Let’s not “reify the corporation”? Really?

July 11

Sasha Volokh has, I think, put his finger on an issue at the heart of the debate that several hundred commenters, Ilya, and I have been having (starting here, then here, then here, then here) about the Hobby Lobby decision.

“Reify:  To treat an abstraction as substantially existing . . .”  Webster’s Universal Dictionary, 2d Ed

Sasha writes:

[T]he corporation shouldn’t be reified. A corporation is fictitious, just a convenient shorthand we use for people doing business together. Yes, the corporation has extra rights like limited liability, but that’s also just another way of saying that the state, in order to promote business activity, has given particular people special rights when they do business together, rights that they can exercise by filing a special form and observing particular formalities. People are always front and center.

Ilya’s position, too, I now realize, relies on the same kind of reasoning:

 [I]mposing a mandate on the corporation necessarily imposes one on its owners as well. Like any other organization, a corporation has no purposes of its own separate from those of the people who own and control it. . . . A nonprofit firm as such cannot have beliefs any more than Hobby Lobby can. Belief requires consciousness, and no inanimate entity has that. But the owners of both nonprofit and for-profit corporations do have beliefs, and do exercise them. And one of the ways in which they do so is by honoring religious constraints on the ways in which they use their property. Similarly, a restaurant does not and cannot have religious beliefs. But if the owner happens to be an Orthodox Jew, a law requiring him to serve nonkosher food in that restaurant would burden his free exercise of religion. The government could not get around that by claiming that it was merely imposing a mandate on a building that has no beliefs of its own. Just as people can speak through corporations that they control even though the corporations have no beliefs of their own to express, so too they can use a corporation to adhere to religious beliefs.

So the corporation, as a legal entity separate and distinct from its shareholders, has simply vanished.

Let me suggest, to begin with, that the law has been “reifying the corporation” for well on these last 200 years or so – treating them as separate and distinct legal persons apart from their shareholders and employees and officers, “treating the abstraction  as substantially existing” – and that to stop now would involve a rather profound transformation of a very wide swath of American law.  It is difficult for me to believe that Congress intended that transformation when it inserted the word “person” in RFRA, and if that is at the foundation of the majority’s opinion in Hobby Lobby it strikes me as a rather thin reed.

Second, I take it that the “no reification” position applies equally to public corporations – imposing an obligation on McDonalds, Inc. is just imposing it on each of its owners.  So McDonalds, Inc. too, is a “person” who can claim that its “exercise of religion” has been “substantially burdened” under RFRA, and – to use Ilya’s example above – McDonalds, Inc. can bring a RFRA claim (because it has Orthodox Jews among its shareholders).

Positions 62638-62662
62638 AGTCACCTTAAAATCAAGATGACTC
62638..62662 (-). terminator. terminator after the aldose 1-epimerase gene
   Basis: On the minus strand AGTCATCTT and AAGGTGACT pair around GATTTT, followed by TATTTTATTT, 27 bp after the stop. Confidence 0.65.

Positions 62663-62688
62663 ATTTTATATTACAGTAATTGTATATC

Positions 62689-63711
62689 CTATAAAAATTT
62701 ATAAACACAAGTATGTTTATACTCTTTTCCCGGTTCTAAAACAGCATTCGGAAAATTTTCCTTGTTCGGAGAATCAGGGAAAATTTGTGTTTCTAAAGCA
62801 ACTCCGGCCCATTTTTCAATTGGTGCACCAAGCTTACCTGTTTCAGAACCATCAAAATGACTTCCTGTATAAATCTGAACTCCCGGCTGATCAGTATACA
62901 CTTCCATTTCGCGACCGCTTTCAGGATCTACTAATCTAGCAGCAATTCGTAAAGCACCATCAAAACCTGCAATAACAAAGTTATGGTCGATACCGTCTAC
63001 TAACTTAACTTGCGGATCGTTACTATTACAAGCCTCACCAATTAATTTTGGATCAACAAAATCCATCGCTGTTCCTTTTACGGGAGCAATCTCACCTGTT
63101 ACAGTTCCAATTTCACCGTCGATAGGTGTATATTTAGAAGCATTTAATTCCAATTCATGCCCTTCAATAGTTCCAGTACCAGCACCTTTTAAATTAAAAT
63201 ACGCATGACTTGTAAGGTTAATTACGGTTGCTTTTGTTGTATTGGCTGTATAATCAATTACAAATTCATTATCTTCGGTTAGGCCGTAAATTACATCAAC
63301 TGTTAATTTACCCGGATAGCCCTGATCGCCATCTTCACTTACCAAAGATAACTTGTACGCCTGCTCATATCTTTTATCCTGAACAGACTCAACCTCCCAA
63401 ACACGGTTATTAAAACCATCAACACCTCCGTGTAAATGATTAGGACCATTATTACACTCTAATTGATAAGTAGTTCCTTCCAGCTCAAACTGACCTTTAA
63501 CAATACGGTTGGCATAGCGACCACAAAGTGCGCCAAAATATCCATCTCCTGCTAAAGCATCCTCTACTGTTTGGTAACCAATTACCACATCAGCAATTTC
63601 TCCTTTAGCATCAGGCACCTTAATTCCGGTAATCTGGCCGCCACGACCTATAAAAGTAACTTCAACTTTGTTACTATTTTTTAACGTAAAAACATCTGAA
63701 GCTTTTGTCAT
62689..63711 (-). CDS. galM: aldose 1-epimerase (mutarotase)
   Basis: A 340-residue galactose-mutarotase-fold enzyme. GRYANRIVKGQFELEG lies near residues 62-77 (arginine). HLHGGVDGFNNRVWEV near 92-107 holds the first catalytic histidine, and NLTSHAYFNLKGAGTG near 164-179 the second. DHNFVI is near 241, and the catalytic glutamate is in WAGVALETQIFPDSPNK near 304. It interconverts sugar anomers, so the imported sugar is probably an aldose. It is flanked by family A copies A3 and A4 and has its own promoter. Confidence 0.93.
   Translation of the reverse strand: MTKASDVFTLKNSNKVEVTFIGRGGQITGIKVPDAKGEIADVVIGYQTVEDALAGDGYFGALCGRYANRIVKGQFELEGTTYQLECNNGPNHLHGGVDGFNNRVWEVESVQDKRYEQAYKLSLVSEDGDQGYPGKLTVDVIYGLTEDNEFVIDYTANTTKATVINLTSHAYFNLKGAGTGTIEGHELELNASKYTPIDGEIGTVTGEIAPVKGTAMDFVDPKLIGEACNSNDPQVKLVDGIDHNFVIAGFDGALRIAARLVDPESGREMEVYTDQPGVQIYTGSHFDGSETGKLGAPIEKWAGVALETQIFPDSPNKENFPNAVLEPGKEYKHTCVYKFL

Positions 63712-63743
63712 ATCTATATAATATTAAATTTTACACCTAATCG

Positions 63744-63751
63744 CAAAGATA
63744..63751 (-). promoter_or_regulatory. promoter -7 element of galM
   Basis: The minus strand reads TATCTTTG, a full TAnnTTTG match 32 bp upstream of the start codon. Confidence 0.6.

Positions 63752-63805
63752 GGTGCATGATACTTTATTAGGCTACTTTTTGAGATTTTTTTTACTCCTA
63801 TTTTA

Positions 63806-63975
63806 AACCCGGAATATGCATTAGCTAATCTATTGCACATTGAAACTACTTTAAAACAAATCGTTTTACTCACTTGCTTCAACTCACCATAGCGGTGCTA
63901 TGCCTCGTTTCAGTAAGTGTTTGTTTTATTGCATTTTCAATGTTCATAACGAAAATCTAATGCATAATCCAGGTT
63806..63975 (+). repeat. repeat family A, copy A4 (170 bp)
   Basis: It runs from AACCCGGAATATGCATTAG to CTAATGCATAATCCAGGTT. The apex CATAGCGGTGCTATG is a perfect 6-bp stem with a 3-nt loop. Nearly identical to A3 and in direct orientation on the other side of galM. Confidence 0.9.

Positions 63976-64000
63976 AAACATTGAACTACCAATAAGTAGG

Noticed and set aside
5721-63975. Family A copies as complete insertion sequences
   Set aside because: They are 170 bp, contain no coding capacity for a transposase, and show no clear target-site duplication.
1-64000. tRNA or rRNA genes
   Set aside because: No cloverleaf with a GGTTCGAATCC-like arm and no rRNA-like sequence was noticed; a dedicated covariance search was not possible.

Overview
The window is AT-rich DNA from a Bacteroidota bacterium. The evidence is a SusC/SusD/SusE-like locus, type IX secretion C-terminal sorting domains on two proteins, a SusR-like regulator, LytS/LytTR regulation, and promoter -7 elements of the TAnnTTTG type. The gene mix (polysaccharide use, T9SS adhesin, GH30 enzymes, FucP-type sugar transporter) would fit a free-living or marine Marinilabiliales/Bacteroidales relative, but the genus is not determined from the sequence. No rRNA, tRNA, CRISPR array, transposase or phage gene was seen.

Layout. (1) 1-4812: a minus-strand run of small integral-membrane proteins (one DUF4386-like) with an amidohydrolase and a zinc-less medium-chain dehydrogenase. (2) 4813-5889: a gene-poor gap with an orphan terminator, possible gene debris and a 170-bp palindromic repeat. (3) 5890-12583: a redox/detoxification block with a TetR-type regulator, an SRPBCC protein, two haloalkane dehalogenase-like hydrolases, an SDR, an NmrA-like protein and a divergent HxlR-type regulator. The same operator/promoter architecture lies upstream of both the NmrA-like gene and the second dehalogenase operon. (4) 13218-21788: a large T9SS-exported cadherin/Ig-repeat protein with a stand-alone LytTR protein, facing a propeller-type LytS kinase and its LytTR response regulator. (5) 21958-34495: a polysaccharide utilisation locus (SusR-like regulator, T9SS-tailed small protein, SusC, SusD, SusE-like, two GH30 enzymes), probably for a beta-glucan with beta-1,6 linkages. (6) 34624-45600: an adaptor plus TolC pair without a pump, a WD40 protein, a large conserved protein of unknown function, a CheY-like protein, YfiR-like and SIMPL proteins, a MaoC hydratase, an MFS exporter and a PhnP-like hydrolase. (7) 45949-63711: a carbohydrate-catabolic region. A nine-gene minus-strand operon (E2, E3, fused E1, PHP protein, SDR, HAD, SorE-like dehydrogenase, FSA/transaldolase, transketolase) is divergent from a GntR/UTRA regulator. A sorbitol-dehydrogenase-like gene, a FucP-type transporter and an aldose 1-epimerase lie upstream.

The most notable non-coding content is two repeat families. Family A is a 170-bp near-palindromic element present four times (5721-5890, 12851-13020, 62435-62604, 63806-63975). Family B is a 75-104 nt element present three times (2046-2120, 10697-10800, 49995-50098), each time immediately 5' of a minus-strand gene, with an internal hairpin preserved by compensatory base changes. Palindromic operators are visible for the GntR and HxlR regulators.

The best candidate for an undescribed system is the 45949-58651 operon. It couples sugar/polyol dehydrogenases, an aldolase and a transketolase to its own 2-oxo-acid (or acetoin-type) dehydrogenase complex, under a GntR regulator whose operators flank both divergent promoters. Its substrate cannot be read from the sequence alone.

Finally, the “it’s just people, and all rights and obligations flow to them and from them” position ignores, in my view, not only 200 years of corporation law but also the fact that aggregations of things have characteristics and attributes that the individual things themselves do not have, and vice versa.  One doesn’t have to “reify” anything to acknowledge that a flock of starlings, say, doesn’t have a “blood pressure,” while each of individuals making up the flock does; and that the individuals don’t have a “median” blood pressure, though the flock does.  Conversely, the flock has a “proportion of males” – the individuals don’t.

The law, in constructing the fictitious person of the corporation, recognizes this in a million different ways.  We regulate protections for minority shareholders, voting procedures, proxy rules, cross-ownership arrangements, . . . none of which has any meaning whatsoever if applied to the individual owners one at a time.  And conversely we sensibly recognize that some rules that make sense for individuals — requiring that they be vaccinated, say, or that they not drive drunk – don’t apply to the aggregation.

The same for constitutional or statutory rights; some make sense when applied to the aggregation, and others don’t.  Context is everything.  To my mind, “the freedom of speech” falls into the first category; speech is an inherently public act, corporations can speak (indeed, they cannot help but “speak” if they are to have any contact with the public), and including them within the category of persons protected by the First Amendment makes a great deal of sense to me.  For the reasons I’ve already stated and won’t repeat here, the freedom to exercise religion strikes me as falling into the latter category.

David Post is currently Professor of Law at the Beasley School of Law at Temple University, where he teaches intellectual property law and the law of cyberspace. He is also a Fellow at the Center for Democracy and Technology, an Adjunct Scholar at the Cato Institute, and a member of the Board of Trustees of the Nexa Center for Internet and Society.
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Will Baude | July 11